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Why Does Add to Cart Feel So Good?

Inside the cart and mind of an online shopper.
by Ara Eugenio
Nov 9, 2020

Arch-rivals Lazada and Shopee pulled out the big guns for the biggest day for online shopping this year, 11-11: Korean drama star Lee Minho and self-proclaimed Queen of All Media, Kris Aquino

The online sale is happening despite the COVID-19 pandemic, a testament to Filipinos' love for adding to cart. Last year, Filipinos accounted for 26% of "11-11" searches on Google, according to market tracker iPrice.

Dylan Constantino, like many other bargain-hunters, has 14 items on his virtual cart, ready to check out at the stroke of midnight. He expects up to 30% in discounts from what would normally cost up to P10,000. Aside from discounts, 11-11 and its cousins like 9-9, 10-10 and 12-12 offer free shipping.

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"Satisfying in a way that you feel like you get an item for less when you buy two pieces of it, or reach a certain amount in total when you check out. But also, I know it could be just a trick," he said. "Mahirap and madali at the same time. Weird 'no?," he asked, referring to a certain dilemma he has when he adds items to his cart. 

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It stars with one click.

Online shopping takes out the hassle of going outdoors to browse through a physical store. This is especially important during the long-running quarantine, where people are required to stay at home, he said.

"Everything is just at the tip of my fingers. All I have to do is click and just wait for it to arrive at my place," he said. But behind the ease of clicking, he said the hard part is also having too many options at his money's disposal.

Before the pandemic, he used was particular about shopping in brick-and-mortar stores, where he is assured of product quality. But after the lockdown, he's grown accustomed to shopping online. So much so that when he goes to physical stores, he'll end up taking a picture of the product and look it up online to see cheaper deals. 

He now feels that online shopping is something he cannot miss. There's also peer and social media pressure that comes with it, he said.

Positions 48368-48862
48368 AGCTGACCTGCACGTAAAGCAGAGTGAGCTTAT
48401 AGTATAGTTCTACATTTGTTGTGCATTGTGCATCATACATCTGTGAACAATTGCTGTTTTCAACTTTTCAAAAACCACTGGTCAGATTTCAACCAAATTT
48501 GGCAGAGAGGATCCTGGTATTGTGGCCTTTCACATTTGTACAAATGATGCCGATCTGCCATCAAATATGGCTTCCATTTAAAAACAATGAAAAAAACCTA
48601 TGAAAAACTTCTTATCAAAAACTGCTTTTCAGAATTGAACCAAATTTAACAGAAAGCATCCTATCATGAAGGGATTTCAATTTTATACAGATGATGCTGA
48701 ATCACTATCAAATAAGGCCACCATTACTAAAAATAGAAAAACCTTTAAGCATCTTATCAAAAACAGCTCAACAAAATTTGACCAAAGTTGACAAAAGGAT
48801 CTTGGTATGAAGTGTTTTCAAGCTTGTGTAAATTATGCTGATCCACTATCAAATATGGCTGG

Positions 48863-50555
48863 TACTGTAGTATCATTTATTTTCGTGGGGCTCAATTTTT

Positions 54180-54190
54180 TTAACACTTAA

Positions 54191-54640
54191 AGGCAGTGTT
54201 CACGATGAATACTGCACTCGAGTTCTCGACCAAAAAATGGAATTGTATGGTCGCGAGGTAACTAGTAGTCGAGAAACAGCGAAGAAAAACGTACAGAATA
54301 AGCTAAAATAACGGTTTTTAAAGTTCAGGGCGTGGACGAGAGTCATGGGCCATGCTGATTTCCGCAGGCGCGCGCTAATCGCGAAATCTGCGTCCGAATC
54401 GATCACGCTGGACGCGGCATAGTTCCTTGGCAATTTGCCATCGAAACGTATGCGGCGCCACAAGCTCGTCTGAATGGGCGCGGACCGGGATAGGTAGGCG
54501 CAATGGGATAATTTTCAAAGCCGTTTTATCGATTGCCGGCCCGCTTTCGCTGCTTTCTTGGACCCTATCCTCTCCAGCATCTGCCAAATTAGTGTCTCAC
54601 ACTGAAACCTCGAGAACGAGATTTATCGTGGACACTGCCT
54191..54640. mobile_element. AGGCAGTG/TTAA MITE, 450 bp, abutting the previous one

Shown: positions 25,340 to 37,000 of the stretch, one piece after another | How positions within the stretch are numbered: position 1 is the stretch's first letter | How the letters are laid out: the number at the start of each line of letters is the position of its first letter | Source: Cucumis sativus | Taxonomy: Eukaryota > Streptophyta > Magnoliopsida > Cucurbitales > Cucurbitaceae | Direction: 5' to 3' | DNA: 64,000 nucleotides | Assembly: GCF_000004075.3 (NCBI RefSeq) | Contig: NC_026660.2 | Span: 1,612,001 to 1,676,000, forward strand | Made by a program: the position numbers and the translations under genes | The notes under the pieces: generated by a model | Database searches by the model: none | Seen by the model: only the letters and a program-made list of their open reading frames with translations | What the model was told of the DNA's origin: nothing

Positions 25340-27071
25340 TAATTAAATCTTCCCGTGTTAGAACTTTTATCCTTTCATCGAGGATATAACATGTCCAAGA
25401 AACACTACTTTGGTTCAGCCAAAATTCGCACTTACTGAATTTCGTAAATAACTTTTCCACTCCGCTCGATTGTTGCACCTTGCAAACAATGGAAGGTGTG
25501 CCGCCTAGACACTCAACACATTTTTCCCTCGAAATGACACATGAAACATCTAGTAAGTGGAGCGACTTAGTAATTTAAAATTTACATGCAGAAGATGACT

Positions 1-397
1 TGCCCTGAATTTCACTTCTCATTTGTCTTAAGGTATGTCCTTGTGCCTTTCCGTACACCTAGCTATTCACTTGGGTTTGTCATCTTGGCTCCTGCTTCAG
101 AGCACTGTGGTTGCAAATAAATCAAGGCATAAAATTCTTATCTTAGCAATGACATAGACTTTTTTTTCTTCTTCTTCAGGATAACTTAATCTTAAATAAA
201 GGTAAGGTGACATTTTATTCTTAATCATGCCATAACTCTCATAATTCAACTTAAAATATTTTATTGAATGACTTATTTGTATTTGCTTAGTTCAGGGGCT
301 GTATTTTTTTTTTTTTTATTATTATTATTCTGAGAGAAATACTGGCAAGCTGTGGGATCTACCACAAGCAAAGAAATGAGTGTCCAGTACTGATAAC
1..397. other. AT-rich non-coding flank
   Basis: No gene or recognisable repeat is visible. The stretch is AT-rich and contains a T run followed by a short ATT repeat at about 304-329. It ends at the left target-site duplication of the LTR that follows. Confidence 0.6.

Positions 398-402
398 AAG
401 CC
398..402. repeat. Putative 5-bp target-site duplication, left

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"Parang kawalan siya kapag di ka nakaka-avail kasi it's the time of the month and dapat may bilhin ka," said Constantino. Now his days are usually filled with both mindless and intentional scrolling through these online shopping apps.

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It's a way of coping

As soon as the lockdown started, Filipinos scrambled to find ways to cope and hold on to as much semblance of normalcy as they could. Online shopping easily become one of them. 

"Shopping is an activity that's enjoyable; it makes us feel good. Because of this, shopping can be an effective tool to distract us from negative thoughts and emotions brought about by the pandemic," said Lizette Inocencio, a psychology professor at UP Diliman. For instance, some people experience elevated levels of anxiety from the possibility of acquiring the virus, she said.

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"Shopping can be helpful because it can be a way for us to tolerate distress through distraction. This means that we use shopping as a way to divert our attention from the negative emotion (e.g. anxiety, sadness) while waiting it out to wane," she said. 

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In Dylan's case, online shopping allowed him to take interest in new things outside his comfort zone.

"I started with skincare, then shoes, then home improvement stuff. Parang ang coping mechanism is yung pagfocus ng interest on a matter that I wouldn't have had the time for, if not for the pandemic. Nasakto lang na online shopping has been a very convenient way of helping me do that," he said.

According to Inocencio, shopping as both a way of coping and a form of distraction can be enough for some people. But she also warns against it becoming a means of problem avoidance.

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"As with other things, shopping is okay when done in moderation, and when you are not spending beyond your means," she said. 

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